“In a corporate incubator the intentions and goals are aligned to the corporation’s technology focus and time frame, meanwhile in university incubators these should be linked to how the university positions itself and what role the incubator plays within the university.”

(Becker and Gassmann 2006)


From an historical point of view, the classification of incubators and their typology has also been analysed. Beginning with the first incubator in New York, Bruneel et al. (2012) divide the lifespan of company incubation into three generations. The first-generation offered “office space and shared resources” in the form of reception, parking space and meeting rooms. The second-generation is characterised by the efforts placed in “coaching and training support” for incubated firms, with shared business support services in the fields of accounting, legal and marketing. Some of these second-generation incubators already met certain criteria used to define the one followed by it - some provide coaching in the form of training sessions and workshops -, but it is in the third-generation that knowledge transfer is most valued and where “access to technological, professional, and financial networks” becomes the norm.

This dissertation will focus mainly on third-generation incubators due to their contemporary nature but will make no efforts to avoid any of the previously mentioned financial support mechanisms. We intend to remain open to broader definitions of both incubator and accelerator to ensure the coverage of all available programs. Having found a definition of incubator, we now move to construe the concept of startup accelerator in the following chapter.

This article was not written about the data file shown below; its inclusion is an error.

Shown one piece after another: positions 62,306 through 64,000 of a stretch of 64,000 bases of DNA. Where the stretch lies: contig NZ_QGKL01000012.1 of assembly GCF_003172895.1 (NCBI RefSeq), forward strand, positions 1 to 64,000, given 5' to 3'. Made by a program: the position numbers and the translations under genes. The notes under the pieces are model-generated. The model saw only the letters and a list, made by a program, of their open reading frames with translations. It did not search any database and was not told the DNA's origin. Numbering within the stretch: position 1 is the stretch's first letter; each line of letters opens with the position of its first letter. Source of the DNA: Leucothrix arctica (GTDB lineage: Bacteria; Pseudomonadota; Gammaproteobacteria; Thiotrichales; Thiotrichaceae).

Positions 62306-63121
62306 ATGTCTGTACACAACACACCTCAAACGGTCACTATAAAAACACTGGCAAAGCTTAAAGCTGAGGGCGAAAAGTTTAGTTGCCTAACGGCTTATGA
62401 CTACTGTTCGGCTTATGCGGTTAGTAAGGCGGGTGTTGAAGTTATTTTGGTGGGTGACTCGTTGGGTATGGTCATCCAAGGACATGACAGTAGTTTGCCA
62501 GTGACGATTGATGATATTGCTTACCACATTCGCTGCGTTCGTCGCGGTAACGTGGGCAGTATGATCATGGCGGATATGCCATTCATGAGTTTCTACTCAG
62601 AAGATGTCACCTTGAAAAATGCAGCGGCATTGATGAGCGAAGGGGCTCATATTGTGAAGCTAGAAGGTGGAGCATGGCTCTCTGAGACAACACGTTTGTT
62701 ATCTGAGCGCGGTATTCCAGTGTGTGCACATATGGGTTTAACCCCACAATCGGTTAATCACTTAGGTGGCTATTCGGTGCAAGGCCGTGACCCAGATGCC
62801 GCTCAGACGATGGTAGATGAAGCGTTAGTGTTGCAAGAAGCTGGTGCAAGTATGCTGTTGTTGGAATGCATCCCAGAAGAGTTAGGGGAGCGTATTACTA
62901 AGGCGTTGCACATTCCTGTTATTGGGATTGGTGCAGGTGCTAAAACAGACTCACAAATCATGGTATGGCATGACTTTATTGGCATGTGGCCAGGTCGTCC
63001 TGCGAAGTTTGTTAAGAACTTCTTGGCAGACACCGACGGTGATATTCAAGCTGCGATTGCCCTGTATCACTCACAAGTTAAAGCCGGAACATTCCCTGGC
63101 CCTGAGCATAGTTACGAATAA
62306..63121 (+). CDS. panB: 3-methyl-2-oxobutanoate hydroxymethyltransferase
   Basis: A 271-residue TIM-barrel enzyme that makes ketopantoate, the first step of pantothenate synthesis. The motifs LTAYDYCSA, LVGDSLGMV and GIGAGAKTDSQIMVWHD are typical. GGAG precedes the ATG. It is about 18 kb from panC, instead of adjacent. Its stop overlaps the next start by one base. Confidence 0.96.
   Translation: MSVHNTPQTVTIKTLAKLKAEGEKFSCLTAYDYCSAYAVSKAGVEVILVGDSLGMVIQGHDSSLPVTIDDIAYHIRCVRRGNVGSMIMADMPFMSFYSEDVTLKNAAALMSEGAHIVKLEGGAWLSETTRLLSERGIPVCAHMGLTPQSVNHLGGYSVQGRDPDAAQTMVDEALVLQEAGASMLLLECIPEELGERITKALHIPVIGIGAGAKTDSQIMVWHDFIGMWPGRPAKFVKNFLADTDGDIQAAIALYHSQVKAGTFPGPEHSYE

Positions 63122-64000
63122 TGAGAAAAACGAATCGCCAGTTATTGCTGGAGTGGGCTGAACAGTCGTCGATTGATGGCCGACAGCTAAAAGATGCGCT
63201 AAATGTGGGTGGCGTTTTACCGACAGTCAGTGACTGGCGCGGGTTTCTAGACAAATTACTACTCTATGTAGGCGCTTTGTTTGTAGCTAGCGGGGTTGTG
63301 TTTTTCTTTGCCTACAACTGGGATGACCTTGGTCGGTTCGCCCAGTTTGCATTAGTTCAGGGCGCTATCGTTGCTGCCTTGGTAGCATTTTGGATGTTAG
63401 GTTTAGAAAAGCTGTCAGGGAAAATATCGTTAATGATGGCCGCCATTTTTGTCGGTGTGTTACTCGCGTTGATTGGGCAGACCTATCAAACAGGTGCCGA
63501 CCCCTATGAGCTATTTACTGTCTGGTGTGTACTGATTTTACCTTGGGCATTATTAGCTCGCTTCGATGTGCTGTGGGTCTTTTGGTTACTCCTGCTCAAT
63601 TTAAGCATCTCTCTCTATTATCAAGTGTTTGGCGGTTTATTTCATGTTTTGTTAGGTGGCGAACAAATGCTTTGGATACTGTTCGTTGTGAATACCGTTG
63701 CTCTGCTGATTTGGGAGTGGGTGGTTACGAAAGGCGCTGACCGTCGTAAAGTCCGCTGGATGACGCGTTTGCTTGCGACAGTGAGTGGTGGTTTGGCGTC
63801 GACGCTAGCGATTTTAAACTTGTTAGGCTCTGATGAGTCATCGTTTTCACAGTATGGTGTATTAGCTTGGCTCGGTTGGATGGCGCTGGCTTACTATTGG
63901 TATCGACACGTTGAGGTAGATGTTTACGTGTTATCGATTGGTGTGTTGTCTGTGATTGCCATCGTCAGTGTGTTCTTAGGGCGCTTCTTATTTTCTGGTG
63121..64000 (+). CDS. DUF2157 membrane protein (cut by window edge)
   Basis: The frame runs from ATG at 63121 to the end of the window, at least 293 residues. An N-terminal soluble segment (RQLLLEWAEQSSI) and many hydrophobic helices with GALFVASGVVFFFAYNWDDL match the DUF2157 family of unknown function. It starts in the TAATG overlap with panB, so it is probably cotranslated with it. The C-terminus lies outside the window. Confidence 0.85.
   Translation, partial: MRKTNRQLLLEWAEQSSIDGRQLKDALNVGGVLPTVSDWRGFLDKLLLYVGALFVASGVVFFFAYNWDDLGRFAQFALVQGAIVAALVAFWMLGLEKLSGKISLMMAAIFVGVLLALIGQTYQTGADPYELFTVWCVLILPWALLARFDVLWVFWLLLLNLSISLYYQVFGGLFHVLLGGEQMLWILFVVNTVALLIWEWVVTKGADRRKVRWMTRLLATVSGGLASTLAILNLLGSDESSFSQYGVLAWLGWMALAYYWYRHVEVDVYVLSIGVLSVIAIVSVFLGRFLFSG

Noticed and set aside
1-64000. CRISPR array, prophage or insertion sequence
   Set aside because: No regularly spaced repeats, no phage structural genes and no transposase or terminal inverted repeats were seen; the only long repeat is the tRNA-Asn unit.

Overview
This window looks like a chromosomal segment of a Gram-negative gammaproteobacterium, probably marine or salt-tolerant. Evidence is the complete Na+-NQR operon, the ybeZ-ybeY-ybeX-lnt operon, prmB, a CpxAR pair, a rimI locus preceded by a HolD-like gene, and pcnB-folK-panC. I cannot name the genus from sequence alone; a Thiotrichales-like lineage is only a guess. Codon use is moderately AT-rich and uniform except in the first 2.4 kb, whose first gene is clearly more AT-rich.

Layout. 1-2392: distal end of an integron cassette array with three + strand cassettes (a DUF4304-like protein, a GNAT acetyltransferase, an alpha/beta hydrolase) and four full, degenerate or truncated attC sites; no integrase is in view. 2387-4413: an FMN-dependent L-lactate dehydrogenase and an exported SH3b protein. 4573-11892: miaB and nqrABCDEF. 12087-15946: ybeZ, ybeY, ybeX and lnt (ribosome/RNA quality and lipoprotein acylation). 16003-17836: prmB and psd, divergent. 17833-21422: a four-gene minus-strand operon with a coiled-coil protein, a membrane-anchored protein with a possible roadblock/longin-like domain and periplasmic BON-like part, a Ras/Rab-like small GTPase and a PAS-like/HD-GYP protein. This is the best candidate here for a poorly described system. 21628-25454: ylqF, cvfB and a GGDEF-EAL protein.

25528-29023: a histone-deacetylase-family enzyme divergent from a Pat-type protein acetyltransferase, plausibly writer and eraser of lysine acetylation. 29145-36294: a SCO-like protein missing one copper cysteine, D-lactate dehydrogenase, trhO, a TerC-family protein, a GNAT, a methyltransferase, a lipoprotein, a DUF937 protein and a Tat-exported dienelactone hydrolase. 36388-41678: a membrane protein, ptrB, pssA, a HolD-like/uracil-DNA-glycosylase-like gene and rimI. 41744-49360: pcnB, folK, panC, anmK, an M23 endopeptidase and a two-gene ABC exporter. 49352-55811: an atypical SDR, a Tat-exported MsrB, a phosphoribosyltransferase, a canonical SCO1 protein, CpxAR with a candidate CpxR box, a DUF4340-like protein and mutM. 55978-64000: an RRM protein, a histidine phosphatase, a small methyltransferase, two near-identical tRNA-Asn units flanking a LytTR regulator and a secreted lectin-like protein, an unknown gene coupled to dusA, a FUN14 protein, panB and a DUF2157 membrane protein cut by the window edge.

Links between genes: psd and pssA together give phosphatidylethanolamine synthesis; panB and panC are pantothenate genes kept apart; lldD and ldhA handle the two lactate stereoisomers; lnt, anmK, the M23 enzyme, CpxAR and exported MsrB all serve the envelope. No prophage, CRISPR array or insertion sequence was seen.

2.3 Defining Startup Accelerator

2.3.1 A Brief History of Accelerators

With the industry founding pioneers Y Combinator and Techstars originating in 2005 and 20071, respectively, if the 1959’s incubator birth is still a recent phenomenon, it is fair to assume a lot of research is still required for accelerators (Cohen 2013; Cohen and Hochberg 2014; Cohen et al. 2019). The growth and proliferation of accelerators to over 2000 programs in 6 continents paired with the diversification to several industries has made it difficult to achieve a consensus in its conceptual definition. The impact of accelerators has also been the target of research but, due to a lack of available data, publications on this matter are scarce (Cohen and Hochberg 2014). Nonetheless, it is widely accepted that accelerators are capable of increasing the size of a new venture’s network, helping with branding and legitimizing their operation from its early days (Bruneel et al. 2012; Wise and Valliere 2014).